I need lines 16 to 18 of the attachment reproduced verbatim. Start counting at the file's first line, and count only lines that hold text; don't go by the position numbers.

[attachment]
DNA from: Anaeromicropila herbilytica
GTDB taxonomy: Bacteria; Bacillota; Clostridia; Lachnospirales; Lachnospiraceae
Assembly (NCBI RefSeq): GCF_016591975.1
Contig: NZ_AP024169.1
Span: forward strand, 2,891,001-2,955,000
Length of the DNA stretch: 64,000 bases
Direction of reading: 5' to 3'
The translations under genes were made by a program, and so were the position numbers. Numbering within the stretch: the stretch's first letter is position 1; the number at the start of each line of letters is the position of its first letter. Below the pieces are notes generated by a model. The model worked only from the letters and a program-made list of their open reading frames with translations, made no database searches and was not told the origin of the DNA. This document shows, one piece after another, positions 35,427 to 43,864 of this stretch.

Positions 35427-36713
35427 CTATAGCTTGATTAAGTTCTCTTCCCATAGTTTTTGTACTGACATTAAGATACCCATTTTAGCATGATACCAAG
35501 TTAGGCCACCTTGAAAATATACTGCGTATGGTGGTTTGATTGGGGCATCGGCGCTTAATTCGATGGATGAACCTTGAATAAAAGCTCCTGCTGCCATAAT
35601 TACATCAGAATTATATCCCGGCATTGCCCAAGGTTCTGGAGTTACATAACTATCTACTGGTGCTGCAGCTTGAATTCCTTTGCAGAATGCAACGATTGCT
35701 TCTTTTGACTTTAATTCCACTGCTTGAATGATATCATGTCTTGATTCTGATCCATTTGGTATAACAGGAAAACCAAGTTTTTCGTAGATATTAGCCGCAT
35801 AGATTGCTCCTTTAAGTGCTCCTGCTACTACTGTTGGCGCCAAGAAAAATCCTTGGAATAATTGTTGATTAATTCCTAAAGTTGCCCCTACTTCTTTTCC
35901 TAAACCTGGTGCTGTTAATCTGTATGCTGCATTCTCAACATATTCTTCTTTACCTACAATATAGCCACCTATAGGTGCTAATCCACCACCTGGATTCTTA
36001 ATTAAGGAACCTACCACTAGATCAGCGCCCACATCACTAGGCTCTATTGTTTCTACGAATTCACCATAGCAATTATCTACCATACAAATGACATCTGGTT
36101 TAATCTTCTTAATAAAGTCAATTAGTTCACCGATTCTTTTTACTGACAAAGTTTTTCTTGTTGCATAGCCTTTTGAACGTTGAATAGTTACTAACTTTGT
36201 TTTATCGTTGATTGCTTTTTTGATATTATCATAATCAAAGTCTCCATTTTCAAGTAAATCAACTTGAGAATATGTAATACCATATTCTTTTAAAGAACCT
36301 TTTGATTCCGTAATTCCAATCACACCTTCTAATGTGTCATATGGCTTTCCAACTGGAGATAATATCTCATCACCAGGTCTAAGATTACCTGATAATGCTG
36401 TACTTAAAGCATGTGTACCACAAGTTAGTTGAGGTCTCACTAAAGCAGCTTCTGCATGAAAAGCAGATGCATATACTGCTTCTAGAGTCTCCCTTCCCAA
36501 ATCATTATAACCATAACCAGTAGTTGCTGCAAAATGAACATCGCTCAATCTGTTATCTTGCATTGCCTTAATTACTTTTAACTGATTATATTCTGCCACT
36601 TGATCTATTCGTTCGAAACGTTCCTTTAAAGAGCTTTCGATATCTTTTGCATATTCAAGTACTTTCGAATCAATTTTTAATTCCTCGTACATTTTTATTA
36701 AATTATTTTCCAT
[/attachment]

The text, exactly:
36001 ATTAAGGAACCTACCACTAGATCAGCGCCCACATCACTAGGCTCTATTGTTTCTACGAATTCACCATAGCAATTATCTACCATACAAATGACATCTGGTT
36101 TAATCTTCTTAATAAAGTCAATTAGTTCACCGATTCTTTTTACTGACAAAGTTTTTCTTGTTGCATAGCCTTTTGAACGTTGAATAGTTACTAACTTTGT
36201 TTTATCGTTGATTGCTTTTTTGATATTATCATAATCAAAGTCTCCATTTTCAAGTAAATCAACTTGAGAATATGTAATACCATATTCTTTTAAAGAACCT